In Mahabodhi to pray, devotees become prey
A dozen Gaya teens, mostly beggars, mingled with devotees in monk robes to rob them
- Published 27.11.18, 2:05 AM
- Updated 27.11.18, 2:05 AM
- a min read
Around a dozen teenagers, most of them beggars, managed to enter the Mahabodhi Mahavihara on Monday morning by donning monk robes.
The robed impersonators, besides duping gullible Buddha followers from abroad, are believed to have stolen wallets and other valuables of the visitors.
Several complaints of theft have been received from the shrine premises in recent days.
The intruders also sought money from visitors in the Buddha’s name. Ven Manoj, a monk deputed on the shrine premises, caught the impersonators.
Gaya district magistrate Abhishekh Singh said a complaint has been registered with the police and action will be taken as per the provisions of CrPC 109. “CrPC 109 mandates seeking a personal bond from an offender,” said Singh, who is also ex officio chairman of the Bodhgaya Temple Management Committee.
Confirming the incident, shrine management committee secretary N. Dorje said the teenagers needed counselling. Showing benevolence, the shrine committee did not forward the intruders to remand homes.
Dorje said steps were being taken to stop the entry of fake monks into the shrine.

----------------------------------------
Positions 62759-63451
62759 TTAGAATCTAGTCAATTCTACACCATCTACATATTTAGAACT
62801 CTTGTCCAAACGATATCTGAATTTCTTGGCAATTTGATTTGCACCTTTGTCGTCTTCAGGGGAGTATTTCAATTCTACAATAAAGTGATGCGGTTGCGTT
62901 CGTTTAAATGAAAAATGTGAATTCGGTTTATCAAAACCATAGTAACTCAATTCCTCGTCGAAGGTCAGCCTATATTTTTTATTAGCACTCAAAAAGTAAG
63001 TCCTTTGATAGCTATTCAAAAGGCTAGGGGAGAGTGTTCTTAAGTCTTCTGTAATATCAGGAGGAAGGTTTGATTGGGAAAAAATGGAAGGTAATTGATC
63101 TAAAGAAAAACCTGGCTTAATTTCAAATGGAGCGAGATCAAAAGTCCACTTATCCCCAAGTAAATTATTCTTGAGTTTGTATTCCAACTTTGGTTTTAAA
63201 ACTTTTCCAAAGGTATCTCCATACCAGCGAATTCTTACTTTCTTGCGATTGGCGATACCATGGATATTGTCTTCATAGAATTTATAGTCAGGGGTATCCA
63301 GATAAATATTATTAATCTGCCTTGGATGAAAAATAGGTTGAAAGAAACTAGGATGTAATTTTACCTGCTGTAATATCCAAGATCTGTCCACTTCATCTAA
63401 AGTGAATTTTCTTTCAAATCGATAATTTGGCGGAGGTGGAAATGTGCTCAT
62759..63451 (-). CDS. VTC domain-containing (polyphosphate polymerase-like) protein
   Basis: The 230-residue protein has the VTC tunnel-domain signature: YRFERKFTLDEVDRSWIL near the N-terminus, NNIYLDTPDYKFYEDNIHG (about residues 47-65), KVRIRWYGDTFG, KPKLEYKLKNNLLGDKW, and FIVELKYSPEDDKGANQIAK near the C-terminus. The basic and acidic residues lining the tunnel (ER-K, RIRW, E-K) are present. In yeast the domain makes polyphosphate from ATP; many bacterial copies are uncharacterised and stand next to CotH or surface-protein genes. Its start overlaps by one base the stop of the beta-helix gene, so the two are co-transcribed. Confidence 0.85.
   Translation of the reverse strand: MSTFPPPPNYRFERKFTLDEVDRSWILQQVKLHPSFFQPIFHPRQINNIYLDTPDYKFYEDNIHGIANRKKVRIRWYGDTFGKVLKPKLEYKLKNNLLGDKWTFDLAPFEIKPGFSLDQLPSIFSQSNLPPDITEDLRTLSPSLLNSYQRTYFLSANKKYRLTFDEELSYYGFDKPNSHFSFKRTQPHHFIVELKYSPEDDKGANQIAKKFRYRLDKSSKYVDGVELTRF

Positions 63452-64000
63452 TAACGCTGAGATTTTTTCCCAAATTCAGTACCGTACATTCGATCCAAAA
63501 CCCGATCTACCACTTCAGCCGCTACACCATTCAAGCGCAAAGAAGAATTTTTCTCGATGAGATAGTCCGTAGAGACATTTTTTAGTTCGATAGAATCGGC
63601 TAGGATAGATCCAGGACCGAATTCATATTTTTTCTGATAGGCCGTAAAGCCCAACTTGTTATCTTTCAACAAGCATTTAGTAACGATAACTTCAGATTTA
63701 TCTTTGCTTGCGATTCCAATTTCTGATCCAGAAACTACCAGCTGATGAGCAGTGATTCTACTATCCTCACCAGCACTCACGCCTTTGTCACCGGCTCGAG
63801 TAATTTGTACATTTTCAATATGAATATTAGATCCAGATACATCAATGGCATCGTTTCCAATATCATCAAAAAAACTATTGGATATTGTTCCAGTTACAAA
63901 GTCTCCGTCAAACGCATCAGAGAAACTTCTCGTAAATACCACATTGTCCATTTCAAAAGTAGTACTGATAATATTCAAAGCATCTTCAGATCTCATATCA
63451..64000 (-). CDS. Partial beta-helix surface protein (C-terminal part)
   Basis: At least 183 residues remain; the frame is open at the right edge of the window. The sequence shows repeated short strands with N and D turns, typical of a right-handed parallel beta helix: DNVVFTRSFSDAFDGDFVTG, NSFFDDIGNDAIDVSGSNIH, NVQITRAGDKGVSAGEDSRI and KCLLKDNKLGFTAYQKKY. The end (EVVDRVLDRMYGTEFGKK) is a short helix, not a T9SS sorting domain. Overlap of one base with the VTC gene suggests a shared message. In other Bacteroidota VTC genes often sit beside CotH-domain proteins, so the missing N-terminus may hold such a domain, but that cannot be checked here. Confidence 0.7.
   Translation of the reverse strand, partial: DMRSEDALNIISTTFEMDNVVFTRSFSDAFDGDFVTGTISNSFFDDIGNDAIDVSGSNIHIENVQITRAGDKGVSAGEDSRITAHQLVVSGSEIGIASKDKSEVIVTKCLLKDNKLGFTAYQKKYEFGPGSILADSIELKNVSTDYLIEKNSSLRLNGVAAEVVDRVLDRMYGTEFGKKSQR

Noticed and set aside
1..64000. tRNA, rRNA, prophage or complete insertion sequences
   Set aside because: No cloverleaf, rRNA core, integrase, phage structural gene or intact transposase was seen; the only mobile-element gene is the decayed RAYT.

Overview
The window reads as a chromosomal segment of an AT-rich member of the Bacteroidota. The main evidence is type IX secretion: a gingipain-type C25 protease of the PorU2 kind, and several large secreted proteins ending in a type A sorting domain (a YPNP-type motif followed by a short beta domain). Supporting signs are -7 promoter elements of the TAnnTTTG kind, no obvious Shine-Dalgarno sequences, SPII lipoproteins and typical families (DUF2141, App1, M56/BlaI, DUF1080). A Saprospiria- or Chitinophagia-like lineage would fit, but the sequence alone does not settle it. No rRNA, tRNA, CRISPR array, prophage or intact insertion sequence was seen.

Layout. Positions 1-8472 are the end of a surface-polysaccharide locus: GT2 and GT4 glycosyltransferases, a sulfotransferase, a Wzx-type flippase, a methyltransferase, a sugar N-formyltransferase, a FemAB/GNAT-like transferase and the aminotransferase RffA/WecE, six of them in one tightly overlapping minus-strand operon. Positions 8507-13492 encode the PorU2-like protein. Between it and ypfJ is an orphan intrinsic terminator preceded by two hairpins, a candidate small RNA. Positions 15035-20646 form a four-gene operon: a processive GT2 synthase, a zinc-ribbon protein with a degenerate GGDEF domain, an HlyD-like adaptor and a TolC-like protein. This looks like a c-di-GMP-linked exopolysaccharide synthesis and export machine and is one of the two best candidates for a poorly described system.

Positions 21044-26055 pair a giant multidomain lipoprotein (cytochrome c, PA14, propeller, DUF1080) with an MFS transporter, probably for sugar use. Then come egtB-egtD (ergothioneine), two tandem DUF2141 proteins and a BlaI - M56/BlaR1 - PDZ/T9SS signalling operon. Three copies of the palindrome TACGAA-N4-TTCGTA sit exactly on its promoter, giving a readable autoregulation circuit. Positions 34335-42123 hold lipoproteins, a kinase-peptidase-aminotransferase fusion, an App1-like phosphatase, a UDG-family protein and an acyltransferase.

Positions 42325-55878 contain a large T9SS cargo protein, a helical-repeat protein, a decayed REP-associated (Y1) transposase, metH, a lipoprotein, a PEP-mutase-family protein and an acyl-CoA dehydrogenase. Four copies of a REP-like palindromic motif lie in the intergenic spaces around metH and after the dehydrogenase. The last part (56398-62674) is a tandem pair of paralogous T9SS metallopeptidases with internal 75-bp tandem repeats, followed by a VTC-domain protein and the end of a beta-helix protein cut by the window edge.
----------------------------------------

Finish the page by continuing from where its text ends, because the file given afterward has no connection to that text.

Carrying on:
“A database of all genuine monks is being made and such monks will be issued tamper-proof identity cards,” said the secretary.
Dorje hoped that Bodhgaya-based monasteries, including foreign ones, would cooperate in the cleansing exercise to weed out fake monks. Such incidents, he said, give a bad name to the place revered across the world as the seat of the Buddha’s enlightenment.
According to the reports, a sizeable number of children bunk schools in the tourist season and pick up the begging bowl to seek alms from tourists and other Buddha followers at many points in the holy city. A few years ago, a school run by the Sri Lankan monastery inside the Mahabodhi Society reported a significant decline in student attendance during the tourist season.
The fake monks are believed to enjoy the patronage of some regular monks and share the “alms” and other benefits with their patrons. During questioning, one of the fake monks told officials that he had regularly been entering the shrine and used to pay Rs 500 per month to his patron.
A few years ago, a regular monk was caught stealing an envelope containing cash offered by a devotee.